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Modern Reformation: Thinking Theologically

Helpful Tools for the Porndemic: A Review of “Rescue Plan” and “Rescue Skills” by Deepak Reju and Jonathan Holmes

Published Wednesday, March 23, 2022 By Stephen Roberts

How do you write a review of books dealing with pornography without highlighting the toll that pornography has taken on modern society? One recent perusal of The Drudge Report caught two headlines dealing with porn—one on French attempts to ban certain websites and another on how porn diminishes sexual performance. Protestations of pornography are no longer the province of the prude—they are the growing cry of societies that are experiencing the subsequent decay.

Porn is an enticement for the curious and excitement for the lustful. It is a flicker-flame fellowship for the lonely and a habitation for the hopeless. In other words, it is where much of our society lives in the present day. It is not only ubiquitous across the culture, but throughout the Christian church. And it is not simply a struggle for men. Women and children are falling prey to this deadly addiction in ever-increasing numbers.

Enter Deepak Reju and Jonathan Holmes—two Christian pastor-counselors who offer two helpful books for those held captive and broken by the ravages of this particular sin: Rescue Skills and Rescue Plan. One thing that readers will appreciate from the first about each of these books is that they don’t make shame their object. These little volumes are Gospel-rich, and thus, are deadly serious about porn yet leave the sinner room to confess rather than stay obscured and unloved under the veil of shame. Confession of this sin is often hindered in churches whose only engagement with it are to stigmatize it as “gross,” a matter of deeply perverted choice. Reju and Holmes have written in a way that avoids this hindrance, not by taking the sin less seriously, but precisely by engaging it more deeply.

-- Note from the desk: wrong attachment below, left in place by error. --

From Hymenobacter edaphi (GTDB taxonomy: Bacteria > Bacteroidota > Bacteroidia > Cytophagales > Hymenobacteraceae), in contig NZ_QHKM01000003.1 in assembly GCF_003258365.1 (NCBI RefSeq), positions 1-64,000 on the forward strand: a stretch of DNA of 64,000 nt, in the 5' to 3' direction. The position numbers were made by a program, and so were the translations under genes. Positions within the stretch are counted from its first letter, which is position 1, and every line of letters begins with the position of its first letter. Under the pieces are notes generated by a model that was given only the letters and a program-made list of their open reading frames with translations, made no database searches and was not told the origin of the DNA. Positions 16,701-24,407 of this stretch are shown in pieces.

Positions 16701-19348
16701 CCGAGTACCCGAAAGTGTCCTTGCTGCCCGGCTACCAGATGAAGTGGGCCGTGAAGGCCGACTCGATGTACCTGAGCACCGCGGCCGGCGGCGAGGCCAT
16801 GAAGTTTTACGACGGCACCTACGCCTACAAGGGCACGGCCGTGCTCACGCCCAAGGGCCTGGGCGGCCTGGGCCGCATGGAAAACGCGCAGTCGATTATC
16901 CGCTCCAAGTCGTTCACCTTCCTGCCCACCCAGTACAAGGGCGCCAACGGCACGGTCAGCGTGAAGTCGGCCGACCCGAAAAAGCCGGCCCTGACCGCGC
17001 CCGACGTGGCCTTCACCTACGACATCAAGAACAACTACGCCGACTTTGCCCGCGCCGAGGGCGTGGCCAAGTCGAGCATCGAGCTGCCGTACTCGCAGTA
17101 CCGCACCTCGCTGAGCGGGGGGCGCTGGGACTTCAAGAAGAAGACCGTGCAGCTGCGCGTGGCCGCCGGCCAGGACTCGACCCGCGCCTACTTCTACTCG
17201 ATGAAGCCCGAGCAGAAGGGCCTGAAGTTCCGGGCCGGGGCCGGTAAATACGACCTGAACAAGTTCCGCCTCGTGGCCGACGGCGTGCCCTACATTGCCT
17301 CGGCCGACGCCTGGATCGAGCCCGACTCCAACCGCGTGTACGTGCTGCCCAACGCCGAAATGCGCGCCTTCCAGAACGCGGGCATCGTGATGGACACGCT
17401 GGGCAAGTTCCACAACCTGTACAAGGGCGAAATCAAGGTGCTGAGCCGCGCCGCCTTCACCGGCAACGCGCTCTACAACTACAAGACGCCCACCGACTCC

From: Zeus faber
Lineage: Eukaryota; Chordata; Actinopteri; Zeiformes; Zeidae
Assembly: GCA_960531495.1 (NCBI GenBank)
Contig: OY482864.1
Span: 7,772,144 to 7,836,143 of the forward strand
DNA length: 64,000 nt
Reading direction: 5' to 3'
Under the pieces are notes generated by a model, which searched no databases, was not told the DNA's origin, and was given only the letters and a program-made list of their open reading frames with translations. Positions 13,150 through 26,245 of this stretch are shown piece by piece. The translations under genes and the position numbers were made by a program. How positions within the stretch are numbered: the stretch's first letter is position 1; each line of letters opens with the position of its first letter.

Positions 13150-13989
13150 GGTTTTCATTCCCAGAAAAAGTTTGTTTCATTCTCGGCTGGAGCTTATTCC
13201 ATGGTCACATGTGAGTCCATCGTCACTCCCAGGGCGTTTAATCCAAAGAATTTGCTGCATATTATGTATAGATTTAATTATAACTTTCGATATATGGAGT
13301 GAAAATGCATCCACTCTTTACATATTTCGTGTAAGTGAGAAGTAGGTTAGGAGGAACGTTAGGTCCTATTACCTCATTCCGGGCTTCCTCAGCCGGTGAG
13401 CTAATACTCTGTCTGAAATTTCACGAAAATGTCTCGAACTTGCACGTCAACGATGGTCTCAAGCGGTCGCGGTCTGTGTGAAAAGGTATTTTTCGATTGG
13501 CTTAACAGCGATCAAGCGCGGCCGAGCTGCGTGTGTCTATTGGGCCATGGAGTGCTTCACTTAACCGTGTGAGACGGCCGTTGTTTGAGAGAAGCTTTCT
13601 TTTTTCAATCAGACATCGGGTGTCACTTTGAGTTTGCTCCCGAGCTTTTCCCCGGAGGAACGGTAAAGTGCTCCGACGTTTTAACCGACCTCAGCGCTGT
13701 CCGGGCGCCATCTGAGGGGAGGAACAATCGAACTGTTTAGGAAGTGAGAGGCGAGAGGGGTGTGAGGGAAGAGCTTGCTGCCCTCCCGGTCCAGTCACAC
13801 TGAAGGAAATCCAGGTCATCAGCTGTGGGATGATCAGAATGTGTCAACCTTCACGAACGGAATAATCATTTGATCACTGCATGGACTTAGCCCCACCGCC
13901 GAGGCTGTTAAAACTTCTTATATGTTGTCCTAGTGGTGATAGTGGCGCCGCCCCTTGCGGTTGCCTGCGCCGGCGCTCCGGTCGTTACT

It would be wrong to categorize one of these books as more theoretical and the other as more practical. Rather, Rescue Plan tends to be bigger picture and Rescue Skills tends to get a bit more into the knitty-gritty.

Here’s what I mean: Rescue Plan isn’t merely a biblical or systematic theology on love, faithfulness, or adultery. With the sure hand of two men experienced in spiritual heart surgery, biblical truth is constantly leveled at the human heart. Instead of dealing with abstractions, like “lust,” the authors talk about the prison of addictions and strategies to address masturbation. Can this level of forthrightness be uncomfortable? Sure, but our comfort should be in the cross and not in closeted conversations.

There are many mnemonics that skilled counselors provide for dealing with pornographic addictions. One author speaks of desire, means, and opportunity. I prefer the more legal and novelesque: motive, means, and opportunity. Reju and Holmes add an extra layer: “access, anonymity, appetite, and atheism” (47). Notice what they do here. They add an explicitly theological layer under the desire/appetite portion. It is not merely a struggle of the heart before God, but a struggle with God. Porn leads Christians to dismiss God from the internal conversations; Reju and Holmes welcome Him back.